The 21.6-hectare site was based around two lakes. The appeal proposal included a new access, parking for 100 cars and three coaches and an 850 square metre single-storey multi-use building to facilitate the proposed wakeboarding use. The main issues revolved around the site’s location in the green belt and its status as a site of nature conservation interest, particularly for birds.
The inspector held that the multi-use building would result in a substantial built form where none existed before. She decided that the building, alongside the proposed car park and associated paraphernalia, would result in a loss of openness and encroachment into the countryside that would be harmful to the green belt, contrary to the NPPF.
She also found that direct habitat loss for breeding birds and disturbance from proposed recreational activities, including cables for wakeboarding posing a risk for bird collision, could have an adverse effect on the number of priority bird species found at the site. She held that proposed habitat compensation and enhancement, including the creation of a floating island, a wildflower meadow and a hedgerow, might not contribute positively to the site’s ornithological interest, resulting in residual harm after mitigation. However, on the balance of the evidence, she decided that this harm was not sufficient to refuse the proposal.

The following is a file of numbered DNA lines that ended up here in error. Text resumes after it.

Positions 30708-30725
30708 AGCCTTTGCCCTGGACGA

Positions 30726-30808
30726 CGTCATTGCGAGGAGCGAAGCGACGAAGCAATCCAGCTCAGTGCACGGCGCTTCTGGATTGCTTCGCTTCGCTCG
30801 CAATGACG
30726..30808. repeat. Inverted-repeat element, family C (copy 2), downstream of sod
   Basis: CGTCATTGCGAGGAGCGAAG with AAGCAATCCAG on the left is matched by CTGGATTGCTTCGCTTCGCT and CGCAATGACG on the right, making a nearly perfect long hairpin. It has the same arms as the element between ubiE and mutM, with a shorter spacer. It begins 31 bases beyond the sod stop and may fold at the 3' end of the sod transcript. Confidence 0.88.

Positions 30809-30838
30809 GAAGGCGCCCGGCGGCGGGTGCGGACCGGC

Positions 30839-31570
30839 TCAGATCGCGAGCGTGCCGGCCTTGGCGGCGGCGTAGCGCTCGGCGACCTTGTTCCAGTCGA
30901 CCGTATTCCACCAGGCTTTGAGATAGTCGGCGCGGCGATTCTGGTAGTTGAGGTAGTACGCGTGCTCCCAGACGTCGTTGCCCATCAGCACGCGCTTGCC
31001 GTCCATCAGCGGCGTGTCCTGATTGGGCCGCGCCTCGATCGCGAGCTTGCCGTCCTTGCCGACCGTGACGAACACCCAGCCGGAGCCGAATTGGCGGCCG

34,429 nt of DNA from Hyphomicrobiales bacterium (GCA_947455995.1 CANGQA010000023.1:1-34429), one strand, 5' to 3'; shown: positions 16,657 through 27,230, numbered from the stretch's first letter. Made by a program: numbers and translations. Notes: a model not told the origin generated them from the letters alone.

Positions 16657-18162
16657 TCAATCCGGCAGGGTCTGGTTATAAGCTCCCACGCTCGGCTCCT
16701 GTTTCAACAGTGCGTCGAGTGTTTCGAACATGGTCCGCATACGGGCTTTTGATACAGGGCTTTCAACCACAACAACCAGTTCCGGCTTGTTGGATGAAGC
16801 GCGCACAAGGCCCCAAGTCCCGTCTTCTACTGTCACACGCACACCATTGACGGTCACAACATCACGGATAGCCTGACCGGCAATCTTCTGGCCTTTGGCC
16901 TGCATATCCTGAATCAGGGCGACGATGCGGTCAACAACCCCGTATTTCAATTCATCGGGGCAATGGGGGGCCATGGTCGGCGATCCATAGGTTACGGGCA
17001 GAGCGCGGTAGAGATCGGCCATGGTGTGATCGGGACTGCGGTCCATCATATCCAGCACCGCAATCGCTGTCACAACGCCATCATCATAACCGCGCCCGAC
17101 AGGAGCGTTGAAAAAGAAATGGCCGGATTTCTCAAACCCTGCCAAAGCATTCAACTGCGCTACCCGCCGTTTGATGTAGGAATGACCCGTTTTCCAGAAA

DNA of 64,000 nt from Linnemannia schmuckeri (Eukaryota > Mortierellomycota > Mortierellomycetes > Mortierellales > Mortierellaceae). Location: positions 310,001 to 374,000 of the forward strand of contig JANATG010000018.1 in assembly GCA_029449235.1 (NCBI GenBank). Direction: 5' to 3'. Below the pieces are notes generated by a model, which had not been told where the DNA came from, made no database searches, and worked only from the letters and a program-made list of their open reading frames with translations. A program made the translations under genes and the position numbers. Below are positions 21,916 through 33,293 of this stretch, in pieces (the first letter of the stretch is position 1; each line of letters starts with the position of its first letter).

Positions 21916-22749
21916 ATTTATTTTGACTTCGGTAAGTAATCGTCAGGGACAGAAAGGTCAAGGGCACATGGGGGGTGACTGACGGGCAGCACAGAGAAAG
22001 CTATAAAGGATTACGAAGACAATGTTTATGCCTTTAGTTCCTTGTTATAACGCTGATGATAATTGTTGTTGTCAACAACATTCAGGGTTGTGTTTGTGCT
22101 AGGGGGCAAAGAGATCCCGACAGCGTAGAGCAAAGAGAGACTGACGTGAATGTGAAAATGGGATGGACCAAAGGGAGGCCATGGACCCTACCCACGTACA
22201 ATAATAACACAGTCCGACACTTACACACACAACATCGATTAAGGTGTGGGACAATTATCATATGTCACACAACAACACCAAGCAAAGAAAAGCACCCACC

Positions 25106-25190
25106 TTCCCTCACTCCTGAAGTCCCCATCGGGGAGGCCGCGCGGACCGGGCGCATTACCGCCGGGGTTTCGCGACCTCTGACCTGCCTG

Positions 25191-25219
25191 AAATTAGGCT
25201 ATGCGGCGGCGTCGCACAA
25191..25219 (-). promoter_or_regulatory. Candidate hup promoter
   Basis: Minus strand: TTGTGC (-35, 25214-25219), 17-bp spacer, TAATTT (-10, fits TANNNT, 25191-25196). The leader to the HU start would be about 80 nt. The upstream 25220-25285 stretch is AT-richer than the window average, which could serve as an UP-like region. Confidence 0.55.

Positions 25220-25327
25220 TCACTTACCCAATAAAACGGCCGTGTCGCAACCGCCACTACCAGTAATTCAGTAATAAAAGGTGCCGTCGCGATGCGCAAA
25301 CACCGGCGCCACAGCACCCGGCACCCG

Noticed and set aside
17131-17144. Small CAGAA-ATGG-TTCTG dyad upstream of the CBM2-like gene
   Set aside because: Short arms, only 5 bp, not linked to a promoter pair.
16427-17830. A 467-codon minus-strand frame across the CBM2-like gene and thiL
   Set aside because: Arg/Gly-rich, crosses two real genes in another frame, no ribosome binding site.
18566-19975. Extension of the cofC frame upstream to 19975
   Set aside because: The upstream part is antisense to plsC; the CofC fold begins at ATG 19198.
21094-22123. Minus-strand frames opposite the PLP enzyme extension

The inspector concluded that the proposal would be inappropriate development that would harm the openness of the green belt and lead to some residual harm to biodiversity. She held that other considerations, including the scheme’s benefits in terms of health and well-being, education, job creation and the tourist economy, did not outweigh the harm that would result to a site that already provided considerable benefits as a tranquil bird-watching location.
Inspector: Elizabeth Pleasant; Hearing